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Canadian soldiers ordered to trim beards and tie back hair in dress code update

The national flag is seen on the shoulder tab of a soldier's battle dress uniform at Canadian Forces Base Trenton, in Trenton, Ont., April 14, 2022. THE CANADIAN PRESS/Christopher Katsarov The national flag is seen on the shoulder tab of a soldier's battle dress uniform at Canadian Forces Base Trenton, in Trenton, Ont., April 14, 2022. THE CANADIAN PRESS/Christopher Katsarov
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Canadian soldiers are being ordered to trim their beards and tie back long hair after restrictions were previously lifted in 2022.

"Hair extending below the lower portion of the shirt collar must be tied back away from the face," an update from the Canadian Armed Forces (CAF) states. "Facial hair is to be no more than 2.5 cm (1 inch) in length/bulk for any style."

As part of a bid to be less prohibitive and attract more troops, Canada's military relaxed its dress code in 2022 to allow everything from artificial nails to face tattoos and coloured hair. All styles of facial hair and sideburns were also authorized, including dyed and braided beards, while hair could be any length if it didn't cover the face and was tied back if longer than shoulder-length.

"While the changes have had many positive effects, there has been inconsistent interpretation and application," the Forces said in its update.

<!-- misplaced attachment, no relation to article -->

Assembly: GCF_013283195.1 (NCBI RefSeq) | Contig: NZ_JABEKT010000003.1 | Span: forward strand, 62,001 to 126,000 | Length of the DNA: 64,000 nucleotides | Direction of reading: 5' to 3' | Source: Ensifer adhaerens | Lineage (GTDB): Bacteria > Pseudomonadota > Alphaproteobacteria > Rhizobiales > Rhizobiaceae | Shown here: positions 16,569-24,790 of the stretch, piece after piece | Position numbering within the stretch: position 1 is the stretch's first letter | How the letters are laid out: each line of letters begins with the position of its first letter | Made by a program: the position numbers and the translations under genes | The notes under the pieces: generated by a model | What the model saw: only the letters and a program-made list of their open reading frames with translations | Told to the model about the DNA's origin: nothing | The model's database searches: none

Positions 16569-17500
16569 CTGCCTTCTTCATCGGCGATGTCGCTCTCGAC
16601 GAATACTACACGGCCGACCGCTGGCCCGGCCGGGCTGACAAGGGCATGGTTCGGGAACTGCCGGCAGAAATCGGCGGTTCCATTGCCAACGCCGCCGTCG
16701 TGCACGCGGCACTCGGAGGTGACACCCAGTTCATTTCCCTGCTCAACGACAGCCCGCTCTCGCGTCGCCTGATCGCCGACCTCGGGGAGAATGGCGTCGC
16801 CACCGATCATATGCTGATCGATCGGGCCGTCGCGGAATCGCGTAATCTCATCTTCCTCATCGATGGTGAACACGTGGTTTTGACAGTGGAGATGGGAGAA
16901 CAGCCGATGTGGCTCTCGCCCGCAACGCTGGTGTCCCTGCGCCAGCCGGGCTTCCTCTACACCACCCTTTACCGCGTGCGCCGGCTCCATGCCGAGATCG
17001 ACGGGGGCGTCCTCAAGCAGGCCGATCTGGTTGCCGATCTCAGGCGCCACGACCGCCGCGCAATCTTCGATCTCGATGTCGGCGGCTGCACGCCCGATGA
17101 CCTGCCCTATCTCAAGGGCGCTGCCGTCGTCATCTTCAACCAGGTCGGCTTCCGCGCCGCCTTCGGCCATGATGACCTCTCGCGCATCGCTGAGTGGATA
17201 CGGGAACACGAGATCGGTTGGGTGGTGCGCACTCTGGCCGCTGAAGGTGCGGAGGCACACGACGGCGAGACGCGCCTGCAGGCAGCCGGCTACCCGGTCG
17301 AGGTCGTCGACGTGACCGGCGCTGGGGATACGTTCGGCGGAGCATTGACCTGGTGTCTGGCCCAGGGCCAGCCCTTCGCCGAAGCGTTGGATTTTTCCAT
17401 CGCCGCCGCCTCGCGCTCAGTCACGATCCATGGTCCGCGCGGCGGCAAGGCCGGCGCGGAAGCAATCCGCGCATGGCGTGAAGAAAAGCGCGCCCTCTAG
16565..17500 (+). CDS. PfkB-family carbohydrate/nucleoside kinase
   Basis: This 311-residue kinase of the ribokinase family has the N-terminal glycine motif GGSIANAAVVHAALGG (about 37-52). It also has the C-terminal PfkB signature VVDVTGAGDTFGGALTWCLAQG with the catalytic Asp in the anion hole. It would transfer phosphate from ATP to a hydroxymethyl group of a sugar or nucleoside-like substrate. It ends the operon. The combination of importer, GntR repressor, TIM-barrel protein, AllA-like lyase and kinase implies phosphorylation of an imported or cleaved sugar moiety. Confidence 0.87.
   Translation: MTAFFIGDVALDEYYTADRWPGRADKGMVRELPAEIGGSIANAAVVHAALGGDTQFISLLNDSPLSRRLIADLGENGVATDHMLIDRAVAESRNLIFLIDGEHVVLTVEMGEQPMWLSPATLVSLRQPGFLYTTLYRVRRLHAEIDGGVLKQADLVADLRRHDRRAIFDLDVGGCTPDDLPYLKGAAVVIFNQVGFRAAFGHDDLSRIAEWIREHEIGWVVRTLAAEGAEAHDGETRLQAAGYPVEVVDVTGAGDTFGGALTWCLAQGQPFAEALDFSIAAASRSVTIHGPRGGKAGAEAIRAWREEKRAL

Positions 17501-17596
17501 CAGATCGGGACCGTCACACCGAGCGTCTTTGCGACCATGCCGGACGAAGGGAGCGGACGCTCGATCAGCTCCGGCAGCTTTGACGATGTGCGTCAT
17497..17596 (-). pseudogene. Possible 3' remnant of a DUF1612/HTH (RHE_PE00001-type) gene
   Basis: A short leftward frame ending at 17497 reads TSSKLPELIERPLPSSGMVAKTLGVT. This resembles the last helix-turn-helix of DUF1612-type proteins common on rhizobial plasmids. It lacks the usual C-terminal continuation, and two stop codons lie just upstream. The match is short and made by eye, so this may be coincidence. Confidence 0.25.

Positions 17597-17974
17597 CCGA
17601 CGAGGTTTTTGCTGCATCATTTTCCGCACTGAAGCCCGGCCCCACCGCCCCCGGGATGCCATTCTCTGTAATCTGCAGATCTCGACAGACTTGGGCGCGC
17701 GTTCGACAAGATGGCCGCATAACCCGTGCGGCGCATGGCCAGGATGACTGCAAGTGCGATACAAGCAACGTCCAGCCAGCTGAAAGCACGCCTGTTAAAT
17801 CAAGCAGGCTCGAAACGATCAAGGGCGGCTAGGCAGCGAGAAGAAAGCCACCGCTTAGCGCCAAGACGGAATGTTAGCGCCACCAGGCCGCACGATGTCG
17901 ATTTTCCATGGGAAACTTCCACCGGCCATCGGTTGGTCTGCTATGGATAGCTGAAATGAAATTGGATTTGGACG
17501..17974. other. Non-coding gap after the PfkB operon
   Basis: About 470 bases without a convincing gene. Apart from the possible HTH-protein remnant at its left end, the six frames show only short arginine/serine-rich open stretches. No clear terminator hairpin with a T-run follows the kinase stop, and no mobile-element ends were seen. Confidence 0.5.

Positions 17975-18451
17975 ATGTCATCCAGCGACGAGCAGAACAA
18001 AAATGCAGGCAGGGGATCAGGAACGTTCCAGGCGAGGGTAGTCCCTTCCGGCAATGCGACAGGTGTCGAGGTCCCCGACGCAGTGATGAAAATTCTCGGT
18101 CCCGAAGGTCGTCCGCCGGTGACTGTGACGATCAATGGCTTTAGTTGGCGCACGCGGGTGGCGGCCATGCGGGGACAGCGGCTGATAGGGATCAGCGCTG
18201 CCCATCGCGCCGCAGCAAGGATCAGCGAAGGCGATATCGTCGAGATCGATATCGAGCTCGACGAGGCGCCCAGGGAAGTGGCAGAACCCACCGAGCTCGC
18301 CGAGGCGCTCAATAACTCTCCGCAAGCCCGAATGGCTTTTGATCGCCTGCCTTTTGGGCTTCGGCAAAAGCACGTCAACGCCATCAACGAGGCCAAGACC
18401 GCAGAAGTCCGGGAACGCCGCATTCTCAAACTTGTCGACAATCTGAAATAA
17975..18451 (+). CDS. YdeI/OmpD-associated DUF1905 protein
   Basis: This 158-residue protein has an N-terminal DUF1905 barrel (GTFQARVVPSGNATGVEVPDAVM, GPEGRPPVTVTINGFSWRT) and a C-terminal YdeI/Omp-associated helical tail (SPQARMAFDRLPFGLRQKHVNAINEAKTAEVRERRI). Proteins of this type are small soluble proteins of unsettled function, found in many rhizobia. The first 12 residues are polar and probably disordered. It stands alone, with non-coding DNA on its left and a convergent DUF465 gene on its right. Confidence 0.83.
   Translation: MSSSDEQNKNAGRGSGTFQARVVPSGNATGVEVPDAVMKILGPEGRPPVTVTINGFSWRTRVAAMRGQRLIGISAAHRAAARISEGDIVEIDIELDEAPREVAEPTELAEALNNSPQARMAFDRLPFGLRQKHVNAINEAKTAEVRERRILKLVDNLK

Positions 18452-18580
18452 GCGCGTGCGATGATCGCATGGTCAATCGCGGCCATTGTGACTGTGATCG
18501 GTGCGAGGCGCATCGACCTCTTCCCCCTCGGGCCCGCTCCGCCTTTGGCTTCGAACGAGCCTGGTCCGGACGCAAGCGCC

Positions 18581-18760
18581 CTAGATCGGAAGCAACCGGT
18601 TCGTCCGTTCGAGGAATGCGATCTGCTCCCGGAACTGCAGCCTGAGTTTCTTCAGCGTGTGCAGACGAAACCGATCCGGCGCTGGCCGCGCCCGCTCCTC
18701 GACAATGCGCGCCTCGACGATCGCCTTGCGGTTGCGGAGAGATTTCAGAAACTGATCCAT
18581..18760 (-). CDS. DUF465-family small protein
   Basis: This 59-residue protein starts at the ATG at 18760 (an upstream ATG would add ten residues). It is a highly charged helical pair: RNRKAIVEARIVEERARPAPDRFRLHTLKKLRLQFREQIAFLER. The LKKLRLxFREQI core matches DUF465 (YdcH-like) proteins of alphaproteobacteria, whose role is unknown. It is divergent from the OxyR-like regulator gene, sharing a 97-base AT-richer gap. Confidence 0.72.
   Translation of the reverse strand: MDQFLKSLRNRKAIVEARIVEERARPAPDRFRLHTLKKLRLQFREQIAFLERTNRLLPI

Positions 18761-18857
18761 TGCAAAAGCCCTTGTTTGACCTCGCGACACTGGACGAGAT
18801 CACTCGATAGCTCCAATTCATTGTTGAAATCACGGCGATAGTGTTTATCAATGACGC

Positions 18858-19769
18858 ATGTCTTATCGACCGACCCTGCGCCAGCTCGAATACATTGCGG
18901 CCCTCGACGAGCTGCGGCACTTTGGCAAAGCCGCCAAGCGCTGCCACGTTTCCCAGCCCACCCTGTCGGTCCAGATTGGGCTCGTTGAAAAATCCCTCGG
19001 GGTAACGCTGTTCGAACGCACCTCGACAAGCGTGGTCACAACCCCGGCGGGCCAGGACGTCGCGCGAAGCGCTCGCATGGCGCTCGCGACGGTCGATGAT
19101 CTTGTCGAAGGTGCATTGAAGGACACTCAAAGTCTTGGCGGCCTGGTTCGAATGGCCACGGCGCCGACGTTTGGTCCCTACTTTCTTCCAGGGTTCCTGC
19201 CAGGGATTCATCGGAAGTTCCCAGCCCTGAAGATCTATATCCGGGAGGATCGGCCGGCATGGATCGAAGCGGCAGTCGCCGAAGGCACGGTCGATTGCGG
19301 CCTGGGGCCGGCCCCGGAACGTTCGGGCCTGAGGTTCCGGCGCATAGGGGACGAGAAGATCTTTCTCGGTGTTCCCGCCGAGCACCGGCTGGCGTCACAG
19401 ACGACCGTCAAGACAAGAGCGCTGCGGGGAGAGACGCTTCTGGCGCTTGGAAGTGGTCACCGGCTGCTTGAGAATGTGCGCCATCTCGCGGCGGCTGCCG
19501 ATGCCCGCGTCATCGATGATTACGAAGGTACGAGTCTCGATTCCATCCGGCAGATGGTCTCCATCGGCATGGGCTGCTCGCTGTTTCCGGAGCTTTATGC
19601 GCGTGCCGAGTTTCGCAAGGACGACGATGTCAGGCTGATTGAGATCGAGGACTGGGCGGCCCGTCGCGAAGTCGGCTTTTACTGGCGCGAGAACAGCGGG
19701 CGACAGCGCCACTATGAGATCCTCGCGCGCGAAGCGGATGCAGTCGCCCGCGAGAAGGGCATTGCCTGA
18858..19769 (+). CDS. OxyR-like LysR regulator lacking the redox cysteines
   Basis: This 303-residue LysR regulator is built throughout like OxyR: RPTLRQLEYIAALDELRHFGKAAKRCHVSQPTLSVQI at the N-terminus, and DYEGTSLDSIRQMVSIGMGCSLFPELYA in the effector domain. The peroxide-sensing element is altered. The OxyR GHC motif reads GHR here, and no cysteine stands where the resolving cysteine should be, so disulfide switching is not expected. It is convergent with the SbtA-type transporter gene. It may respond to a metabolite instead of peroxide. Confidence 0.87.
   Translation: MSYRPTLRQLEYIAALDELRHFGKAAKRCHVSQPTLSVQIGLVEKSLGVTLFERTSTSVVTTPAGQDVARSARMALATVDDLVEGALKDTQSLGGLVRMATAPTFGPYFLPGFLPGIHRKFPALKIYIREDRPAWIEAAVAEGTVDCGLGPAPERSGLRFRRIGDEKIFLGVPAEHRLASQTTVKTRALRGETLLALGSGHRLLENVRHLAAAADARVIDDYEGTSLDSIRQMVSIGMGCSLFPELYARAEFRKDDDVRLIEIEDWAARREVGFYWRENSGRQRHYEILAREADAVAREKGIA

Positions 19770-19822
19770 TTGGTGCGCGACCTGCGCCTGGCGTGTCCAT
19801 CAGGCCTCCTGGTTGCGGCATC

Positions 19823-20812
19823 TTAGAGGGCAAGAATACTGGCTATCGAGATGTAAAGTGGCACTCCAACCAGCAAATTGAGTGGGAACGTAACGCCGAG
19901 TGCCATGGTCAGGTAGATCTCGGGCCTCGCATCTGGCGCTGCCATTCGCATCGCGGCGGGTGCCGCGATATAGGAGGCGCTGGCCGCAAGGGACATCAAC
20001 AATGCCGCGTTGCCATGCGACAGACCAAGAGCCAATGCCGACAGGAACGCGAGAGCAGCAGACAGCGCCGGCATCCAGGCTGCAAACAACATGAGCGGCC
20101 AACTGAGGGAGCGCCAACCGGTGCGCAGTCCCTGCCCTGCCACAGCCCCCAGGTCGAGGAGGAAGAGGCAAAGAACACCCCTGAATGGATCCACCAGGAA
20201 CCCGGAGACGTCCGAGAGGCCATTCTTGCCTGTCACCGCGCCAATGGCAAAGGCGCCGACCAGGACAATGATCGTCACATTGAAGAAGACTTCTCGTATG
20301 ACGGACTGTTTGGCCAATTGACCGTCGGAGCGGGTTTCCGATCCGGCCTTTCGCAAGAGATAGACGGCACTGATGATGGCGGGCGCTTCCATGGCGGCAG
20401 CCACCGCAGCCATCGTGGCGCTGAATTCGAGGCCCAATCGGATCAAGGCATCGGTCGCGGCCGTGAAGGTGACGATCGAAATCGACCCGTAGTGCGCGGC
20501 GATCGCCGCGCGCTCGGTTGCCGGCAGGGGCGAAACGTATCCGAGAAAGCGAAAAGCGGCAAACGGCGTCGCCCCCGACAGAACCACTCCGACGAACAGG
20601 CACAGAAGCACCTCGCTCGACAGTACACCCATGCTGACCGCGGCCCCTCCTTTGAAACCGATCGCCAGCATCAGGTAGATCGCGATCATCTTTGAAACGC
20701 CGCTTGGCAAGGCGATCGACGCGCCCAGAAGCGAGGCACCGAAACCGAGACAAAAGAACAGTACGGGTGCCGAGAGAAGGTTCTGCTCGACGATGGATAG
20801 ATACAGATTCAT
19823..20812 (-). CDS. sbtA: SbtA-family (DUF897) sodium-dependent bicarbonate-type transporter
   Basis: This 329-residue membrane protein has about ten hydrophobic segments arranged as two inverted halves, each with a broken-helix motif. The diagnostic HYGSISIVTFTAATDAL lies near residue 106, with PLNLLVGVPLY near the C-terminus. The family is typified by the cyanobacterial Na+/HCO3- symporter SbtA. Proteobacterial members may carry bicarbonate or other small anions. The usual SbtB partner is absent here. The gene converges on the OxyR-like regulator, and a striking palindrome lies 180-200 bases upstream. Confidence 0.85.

Canadian soldiers previously turned heads at a prestigious international military skills competition in April, where several sported business-in-front and party-in-the-back hairstyles as they finished in an impressive second place.

"The Canadians have embraced the mullet," an American member of the gold-winning team told the British Forces Broadcasting Service at the time. "We prefer a nice combed head of hair – clean cut – and that's our secret sauce."

Under the updated rules, hair volume should also not prevent the wearing of headwear or protective gear like helmets, while necessary hair accessories like elastics and bobby pins must either be black or a similar colour to one's hair – whatever colour it may be.

"What got lost in translation is what we, who choose to serve, represent when we wear the CAF uniform," Canadian Armed Forces Chief Warrant Officer Bob McCann said in the announcement. "We do not represent just our individual selves but everyone who wore this uniform and fought before us so that we can enjoy the freedoms and way of life we get to enjoy today."

Canadian Armed Forces members were notified of the changes last week. The new dress code rules come into effect on July 2. Religious and spiritual accommodations are still permitted.

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